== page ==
Blogger Maria Trivisonno

Kindergarten Teachers’ Wish List

Shhhh….

Summer’s more than halfway over.  I never really like to say that out loud!

Soon, school hallways will be filled with voices and laughter…and some new kindergarteners.  Adjusting to school can be difficult for these little ones, and libraries are striving to help them succeed with lots of kindergarten readiness programming. 

However, the question remains—what skills do kindergarten teachers want to see in their students when they convene for the first time in August or September? 

Last year, my library polled our local kindergarten teachers to find out, and then developed a flyer to alert caregivers to those skills…and allow children to practice them on the back. 

What ranked with teachers?  The following academic skills:

  • Printing their name.
  • Naming and drawing a square, triangle, circle and rectangle.
  • Counting up to ten objects.
  • Completing a pattern.
  • Recognizing the numbers 1-10.
  • Recalling a short story they just listened to.
  • Drawing a picture and explain it.
  • Cutting with scissors.
  • Knowing what opposites are.
  • Knowing the letters of the alphabet.
  • Knowing the beginning sounds of all 26 letters.
  • Knowing the colors
  • Hearing and generating rhymes.

However, the skills needed went beyond academics into social and life skills, including:

  • Knowing how to use the toilet and wash their hands.
  • Knowing how to dress themselves, including buttons and zippers.
  • The ability to sit and listen in a group.
  • The ability to follow simple directions.
  • Knowing their phone number and how to dial it. 
  • Knowing how to share and take turns with friends.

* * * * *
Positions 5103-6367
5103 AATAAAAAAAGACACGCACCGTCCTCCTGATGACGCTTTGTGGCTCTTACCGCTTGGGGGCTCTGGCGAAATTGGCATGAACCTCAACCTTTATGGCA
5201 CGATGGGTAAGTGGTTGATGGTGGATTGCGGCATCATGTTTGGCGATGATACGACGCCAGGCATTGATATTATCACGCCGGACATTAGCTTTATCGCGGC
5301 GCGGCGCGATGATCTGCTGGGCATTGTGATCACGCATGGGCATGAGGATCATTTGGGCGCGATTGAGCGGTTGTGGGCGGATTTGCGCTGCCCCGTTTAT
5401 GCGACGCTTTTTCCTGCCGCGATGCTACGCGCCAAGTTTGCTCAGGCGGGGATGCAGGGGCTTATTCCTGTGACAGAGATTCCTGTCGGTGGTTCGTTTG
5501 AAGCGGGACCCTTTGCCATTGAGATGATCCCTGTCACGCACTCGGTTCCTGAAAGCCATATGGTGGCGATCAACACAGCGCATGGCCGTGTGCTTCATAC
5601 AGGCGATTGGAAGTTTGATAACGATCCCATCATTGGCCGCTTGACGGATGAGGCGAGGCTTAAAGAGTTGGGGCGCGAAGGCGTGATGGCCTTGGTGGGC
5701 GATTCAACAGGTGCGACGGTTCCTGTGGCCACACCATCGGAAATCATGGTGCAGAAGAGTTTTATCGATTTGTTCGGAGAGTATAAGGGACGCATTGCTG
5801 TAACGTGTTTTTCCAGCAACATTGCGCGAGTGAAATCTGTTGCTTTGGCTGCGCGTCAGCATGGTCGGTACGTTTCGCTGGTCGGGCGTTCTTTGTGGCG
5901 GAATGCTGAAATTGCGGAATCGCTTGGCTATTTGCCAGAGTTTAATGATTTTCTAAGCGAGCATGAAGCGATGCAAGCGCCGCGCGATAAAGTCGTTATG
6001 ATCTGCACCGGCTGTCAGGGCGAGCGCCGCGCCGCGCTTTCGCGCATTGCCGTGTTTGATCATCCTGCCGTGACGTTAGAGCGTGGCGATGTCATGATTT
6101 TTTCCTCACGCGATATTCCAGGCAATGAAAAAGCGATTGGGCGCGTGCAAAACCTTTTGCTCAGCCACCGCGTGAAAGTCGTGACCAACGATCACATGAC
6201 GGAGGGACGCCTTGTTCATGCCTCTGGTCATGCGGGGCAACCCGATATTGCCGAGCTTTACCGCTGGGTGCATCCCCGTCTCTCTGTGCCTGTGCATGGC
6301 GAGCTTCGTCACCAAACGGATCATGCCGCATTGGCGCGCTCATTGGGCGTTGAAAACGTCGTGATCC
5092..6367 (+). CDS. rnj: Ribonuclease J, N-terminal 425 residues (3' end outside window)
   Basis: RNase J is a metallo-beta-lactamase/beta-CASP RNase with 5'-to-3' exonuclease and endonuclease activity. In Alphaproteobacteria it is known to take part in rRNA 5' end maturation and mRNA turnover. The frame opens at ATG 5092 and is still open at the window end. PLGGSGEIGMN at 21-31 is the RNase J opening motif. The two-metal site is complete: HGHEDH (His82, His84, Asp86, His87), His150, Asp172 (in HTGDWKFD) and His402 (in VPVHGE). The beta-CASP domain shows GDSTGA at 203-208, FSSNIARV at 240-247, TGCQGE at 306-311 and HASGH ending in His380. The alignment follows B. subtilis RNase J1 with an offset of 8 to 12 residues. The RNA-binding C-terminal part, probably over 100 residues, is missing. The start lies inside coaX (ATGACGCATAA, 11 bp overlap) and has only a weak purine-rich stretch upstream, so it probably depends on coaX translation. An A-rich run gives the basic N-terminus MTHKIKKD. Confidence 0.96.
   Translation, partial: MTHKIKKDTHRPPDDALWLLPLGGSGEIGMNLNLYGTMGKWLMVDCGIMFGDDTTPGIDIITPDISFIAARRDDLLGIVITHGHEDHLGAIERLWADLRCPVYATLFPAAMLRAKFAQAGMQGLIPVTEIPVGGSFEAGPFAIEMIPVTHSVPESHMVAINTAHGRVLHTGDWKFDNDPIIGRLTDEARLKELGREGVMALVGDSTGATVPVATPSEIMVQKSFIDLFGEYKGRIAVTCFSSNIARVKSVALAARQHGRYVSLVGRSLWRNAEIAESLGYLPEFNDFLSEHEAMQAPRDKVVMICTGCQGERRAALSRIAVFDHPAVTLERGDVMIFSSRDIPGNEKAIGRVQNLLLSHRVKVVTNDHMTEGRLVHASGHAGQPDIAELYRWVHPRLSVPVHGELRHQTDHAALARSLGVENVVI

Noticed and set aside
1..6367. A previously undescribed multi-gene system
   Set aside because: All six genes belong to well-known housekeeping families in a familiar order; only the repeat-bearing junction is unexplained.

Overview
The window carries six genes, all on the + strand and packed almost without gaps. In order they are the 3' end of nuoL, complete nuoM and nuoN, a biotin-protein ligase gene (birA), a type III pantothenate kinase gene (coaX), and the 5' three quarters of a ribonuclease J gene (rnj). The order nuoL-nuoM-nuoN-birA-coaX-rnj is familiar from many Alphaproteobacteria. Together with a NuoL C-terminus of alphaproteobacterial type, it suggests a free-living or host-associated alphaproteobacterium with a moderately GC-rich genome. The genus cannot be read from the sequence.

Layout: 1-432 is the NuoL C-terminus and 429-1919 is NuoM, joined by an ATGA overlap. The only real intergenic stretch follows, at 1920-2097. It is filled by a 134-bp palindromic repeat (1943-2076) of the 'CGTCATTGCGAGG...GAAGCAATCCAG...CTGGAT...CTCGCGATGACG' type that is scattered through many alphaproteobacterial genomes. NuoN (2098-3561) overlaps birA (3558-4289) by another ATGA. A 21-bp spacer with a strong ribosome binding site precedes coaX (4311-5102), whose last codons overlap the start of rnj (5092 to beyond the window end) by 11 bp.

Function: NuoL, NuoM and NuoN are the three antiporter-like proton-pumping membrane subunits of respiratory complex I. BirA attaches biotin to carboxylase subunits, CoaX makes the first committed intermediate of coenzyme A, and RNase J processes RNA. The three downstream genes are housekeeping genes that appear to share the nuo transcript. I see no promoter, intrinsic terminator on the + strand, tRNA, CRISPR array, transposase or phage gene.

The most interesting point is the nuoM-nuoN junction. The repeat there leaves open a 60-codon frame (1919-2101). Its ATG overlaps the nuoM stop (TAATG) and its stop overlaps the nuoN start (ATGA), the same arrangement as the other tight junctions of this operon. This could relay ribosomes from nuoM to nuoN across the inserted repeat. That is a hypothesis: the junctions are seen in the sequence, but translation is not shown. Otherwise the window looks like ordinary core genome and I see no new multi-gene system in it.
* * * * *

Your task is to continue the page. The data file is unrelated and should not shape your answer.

And most surprisingly to me…

  • Knowing their true first and last name.  Many children are called by a nickname, and that’s all they know.

We are trying to work these skills into our programming.  On the back of the information flyer with this list, we also created a space for kids to practice writing their names, draw a picture, finish a pattern, and cut a line.

How are you getting your young students ready for kindergarten?

This post addresses the core competencies of I. Commitment to Client Group, III. Programming Skills, IV. Knowledge, Curation, and Management of Materials, and V. Outreach and Advocacy.

2 comments

  1. Lisa Bintrim

    Thank you for sharing this! This is really helpful information. As much as we emphasize storytime, I feel like I get at more of these skills in my arts and crafts programs. For example, this afternoon we did a Roll an Aquarium art game. They practiced scissor skills (cutting out the paper die), numbers, colors, shapes, and following directions. And I go around and ask the kids questions about what they are drawing, so they practice that too. They even practice washing their hands afterward!

    1. Maria Trivisonno

      Until this survey, I did NOT realize how much daily skills (like opening snack containers, using zippers and buttons) were so important for Kindergarten teachers. Washing hands practice is WONDERFUL. And yes, the “school” skill we heard most about where scissors!

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